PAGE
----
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18 San Diego Uptown News | Feb. 4-17, 2011


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Jim Sturgess (in mask) leads POWs on a 4,000-mile trek in “The Way Back.” (Photo courtesy of Newmarket Films)



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POW voyage soars but doesn't fly

“The Way Back” Directed by Peter Weir Written by Keith R. Clarke and Peter Weir based on the novel “The Long Walk: The True Story of a Trek to Free- dom” by Slavomir Rawicz Starring: Jim Sturgess, Ed Harris, Colin Farrell and Saoirse Ronan Rating: H

How do you take a true story

about a group of escapees from a Siberian gulag that trek 4,000 miles overland to find freedom in India and make it dull? Begin by calling into question the historical veracity of the source material, and second attach writer/director Peter Weir‘s name to the project. And with Na- tional Geographic Films as one of the film’s producers, all you need do is substitute Poles for penguins and this rapidly disintegrates into “March of the POWs.” For years there had been a

storm of controversy surround- ing Slavomir Rawicz’s best-selling book, “The Long Walk” (1952). Was it an autobiography or a page- turning potboiler? In 2006, a BBC investigative report unearthed documentation (some in Rawicz ‘s own words) that proved the author

did not escape in 1941 as his book alleged; rather, he was released from the Soviet prison in 1942 and could not possibly have led the march.

Even if “The Way Back” was based on actual experiences, leave it to Peter Weir (“Fearless,” “The Truman Show”) to transform truth into truisms. Instead of taking us on a soaring adventure of the triumph of the human spirit, Weir leads his cast (and audience) by the hand through a wilderness of handsomely photographed clichés. White letters on a black screen clearly spell out the long and short of it: “They had survived a 4,000- mile walk to freedom.” What is the purpose of spilling a film’s intend- ment and outcome before so much as one character is introduced? Why not begin with, “Hey, stupid! Here is what you’ll be staring at for the next 133 minutes?“ Janusz (Jim Sturgess) draws a 20-year sentence after the Soviets strong-arm his wife into revealing an incriminating statement. Inside the forced-labor camp, the young Pole encounters world weary American Mr. Smith (Ed Harris) and Valka (Colin Far-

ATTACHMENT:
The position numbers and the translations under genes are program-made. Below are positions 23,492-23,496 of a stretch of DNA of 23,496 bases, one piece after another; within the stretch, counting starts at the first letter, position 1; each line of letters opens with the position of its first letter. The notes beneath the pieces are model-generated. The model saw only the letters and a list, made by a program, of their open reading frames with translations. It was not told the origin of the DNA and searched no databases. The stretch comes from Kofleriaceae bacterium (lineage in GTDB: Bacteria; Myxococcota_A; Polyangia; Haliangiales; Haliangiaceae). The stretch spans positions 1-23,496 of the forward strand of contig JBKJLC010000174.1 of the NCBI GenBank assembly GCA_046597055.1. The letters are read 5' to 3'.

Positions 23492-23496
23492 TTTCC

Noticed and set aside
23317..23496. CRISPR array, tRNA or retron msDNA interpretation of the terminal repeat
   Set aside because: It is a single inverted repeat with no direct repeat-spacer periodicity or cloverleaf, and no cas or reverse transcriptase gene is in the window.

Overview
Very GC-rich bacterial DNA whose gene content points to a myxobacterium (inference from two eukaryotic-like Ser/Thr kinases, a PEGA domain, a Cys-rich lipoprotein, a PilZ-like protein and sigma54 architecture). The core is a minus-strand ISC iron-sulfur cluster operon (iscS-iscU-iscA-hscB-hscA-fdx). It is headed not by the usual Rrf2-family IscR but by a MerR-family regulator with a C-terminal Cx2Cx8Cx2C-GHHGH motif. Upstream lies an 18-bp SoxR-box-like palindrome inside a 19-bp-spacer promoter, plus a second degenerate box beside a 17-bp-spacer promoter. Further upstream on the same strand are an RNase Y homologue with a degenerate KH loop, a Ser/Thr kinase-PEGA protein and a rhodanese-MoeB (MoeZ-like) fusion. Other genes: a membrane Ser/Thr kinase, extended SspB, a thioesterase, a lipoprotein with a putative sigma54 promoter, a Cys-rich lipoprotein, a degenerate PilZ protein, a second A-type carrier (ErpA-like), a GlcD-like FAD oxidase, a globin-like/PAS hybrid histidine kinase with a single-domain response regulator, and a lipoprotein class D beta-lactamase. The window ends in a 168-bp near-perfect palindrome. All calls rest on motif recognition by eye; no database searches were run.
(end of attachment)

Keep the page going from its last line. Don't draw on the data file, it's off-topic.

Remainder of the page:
rell), the psycho Russian. Smith is taken by the kid’s gentleness and cautions him to toughen up “be- cause kindness can kill you here.” Together they form the most congenial band of gulag-dodgers ever to hit the screen. John Wayne would sooner take a false step than Janusz. Even Valka—who is shown to be the type of guy who would take the sweater off your back only after he put a knife through your chest—turns out to be a surpris- ingly agreeable traveling compan- ion.

Harris leads the pack with his commanding performance. Colin Farrell’s generally commendable taste in scripts seems to have taken a brief vacation. Apart from a few initial blow-ups there is not a whole hell of a lot for him to do. Jim Sturgess‘ buttoned up brand of passive intensity worked to his advantage in “Heartless,” but there is nothing in this heroic Pole that made me care one way or the other. Any cheers I emitted when the houselights went up had more to do with my eagerness to exit the theater—not the characters with whom I was just dragged through hell with.

It would be both easy and

incorrect to say “The Way Back” goes nowhere. An incongruous recurring shot of a window sill with a large rock parked on it acts as the film’s MacGuffin as well as the key to Janusz’s ultimate act of kindness. It’s a brilliant capper to a film that otherwise leaves one questioning whether or not this trip was really necessary. “The Way Back” is currently playing exclusively at Reading’s Gaslamp 15.u

(l to r) Colin Farrell and Ed Harris star in 'The Way Back.' (Photo cour- tesy of Newmarket Films)

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